Which brings me to the "access argument".  The jury is still out on the extent to which MOOCs can realistically serve low-income populations, but one thing that's not in dispute is that higher education is inaccessible to too many Americans, mainly due to cost.  In that context, is it so bad to have "Intro to Programming" classes free and open to everyone - including those with maybe only a passing curiosity on the subject?  I think not.  In fact, higher education may actually benefit in the long run from people being able to freely sample different academic fields and indulge their curiosities.  Again, so long as they're not perceived as a replacement for the genuine article, the more free educational content, the better.

In the end, Meisenhelder considers how the professoriate can contribute more towards the MOOC conversation.  She recommends 1) pushing for those private institutions offering MOOCs for credit to inform students about the data on success in MOOCs - empowering students to make their own informed choices; 2) conduct further independent research on MOOCs so as not to rely on the "research agenda" driven by universities sponsoring them and corporate providers; 3) follow the money being made by corporations and "the cottage industry of consultants driving the MOOC train"; and 4) reaching out more effectively on these issues to students who "will answer these questions themselves if we ask the right ones".  I'd like to also suggest that faculty members actually enroll in a MOOC to experience the positives and negatives first-hand, and let that experience, rather than emotions or preconceptions, inform their opinions.

The original promise of MOOCs was expanded access to quality education.  It remains so.  Teaching faculty, in becoming more proactive in the debate, have an opportunity to directly improve upon that promise.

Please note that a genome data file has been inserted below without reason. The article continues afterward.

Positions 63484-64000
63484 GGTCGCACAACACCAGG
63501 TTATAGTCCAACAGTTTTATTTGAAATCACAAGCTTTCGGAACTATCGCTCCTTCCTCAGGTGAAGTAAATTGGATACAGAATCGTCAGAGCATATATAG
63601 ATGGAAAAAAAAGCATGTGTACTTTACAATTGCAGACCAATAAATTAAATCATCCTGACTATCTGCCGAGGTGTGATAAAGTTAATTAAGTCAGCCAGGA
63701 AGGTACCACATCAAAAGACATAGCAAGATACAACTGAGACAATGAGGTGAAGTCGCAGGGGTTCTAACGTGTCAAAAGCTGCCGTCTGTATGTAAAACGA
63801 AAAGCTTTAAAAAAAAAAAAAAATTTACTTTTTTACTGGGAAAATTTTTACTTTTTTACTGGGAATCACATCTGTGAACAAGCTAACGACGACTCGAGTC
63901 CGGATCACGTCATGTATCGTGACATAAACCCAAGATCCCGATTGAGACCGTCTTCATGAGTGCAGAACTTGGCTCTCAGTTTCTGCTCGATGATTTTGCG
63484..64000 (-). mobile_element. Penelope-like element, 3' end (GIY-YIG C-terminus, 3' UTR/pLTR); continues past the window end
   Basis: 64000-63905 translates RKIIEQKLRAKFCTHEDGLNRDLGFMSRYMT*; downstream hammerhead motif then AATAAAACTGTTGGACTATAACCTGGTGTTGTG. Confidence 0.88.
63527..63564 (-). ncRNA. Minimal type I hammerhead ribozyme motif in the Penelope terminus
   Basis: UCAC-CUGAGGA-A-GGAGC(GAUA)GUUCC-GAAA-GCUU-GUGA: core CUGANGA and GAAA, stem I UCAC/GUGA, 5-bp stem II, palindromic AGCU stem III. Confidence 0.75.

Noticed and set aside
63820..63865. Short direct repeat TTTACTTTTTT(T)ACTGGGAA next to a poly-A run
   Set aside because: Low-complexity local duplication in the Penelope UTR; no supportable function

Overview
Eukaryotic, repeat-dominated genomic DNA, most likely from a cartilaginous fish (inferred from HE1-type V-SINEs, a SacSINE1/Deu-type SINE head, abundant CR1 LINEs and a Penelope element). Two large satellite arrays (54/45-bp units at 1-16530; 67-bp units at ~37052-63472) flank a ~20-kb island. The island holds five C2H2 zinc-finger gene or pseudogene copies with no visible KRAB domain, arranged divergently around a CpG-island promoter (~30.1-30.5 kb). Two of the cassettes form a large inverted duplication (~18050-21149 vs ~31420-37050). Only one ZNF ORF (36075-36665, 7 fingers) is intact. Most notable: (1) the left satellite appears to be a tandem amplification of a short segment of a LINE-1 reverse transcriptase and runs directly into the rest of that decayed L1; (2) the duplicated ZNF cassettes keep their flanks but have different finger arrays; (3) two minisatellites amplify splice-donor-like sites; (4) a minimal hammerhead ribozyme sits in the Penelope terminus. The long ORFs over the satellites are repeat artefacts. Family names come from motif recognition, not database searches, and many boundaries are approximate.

Tuesday, December 10, 2013

An Hour of Code...

You may have been surprised to see that Google's homepage yesterday included this message under its search box: "Be a maker, a creator, an innovator. Get started now with an Hour of Code".

An Hour of Code is a project led by that aims to introduce everybody to at least a modicum of understanding what is computer programming. Its underlying logic, quite clearly, is that in this digital age it's arguably impossible for individuals to understand their daily reality if they don't understand the programming behind so many aspects of their social, economic, and cultural existences.

It's a noble goal, to be sure, and their website offers a petition and various tools for educators to incorporate an hour of teaching code in their classrooms. However, most people tweeting their participation seem to be focusing their efforts heavily on HTML. Maybe that's a good place to start for, say, young students, but HTML isn't truly a programming language. The Hour of Code project seems to again raise the important distinction between being code-literate versus being a good programmer.

A helpful suggestion might be for introducing people to code through the use of visual programming languages which have been gaining in popularity and are often designed expressly for novices. I can attest that some computer science professors at my university have used VPLs and editors like Scratch, Blockly, and AppInventor to introduce New York City public school teachers to programming concepts while on sabbatical.

It's terrific that An Hour of Code has received support from the President and other high-profile individuals. Let's just remember that it can really only be considered a success if it leads to students wanting to pursue more than just One Hour.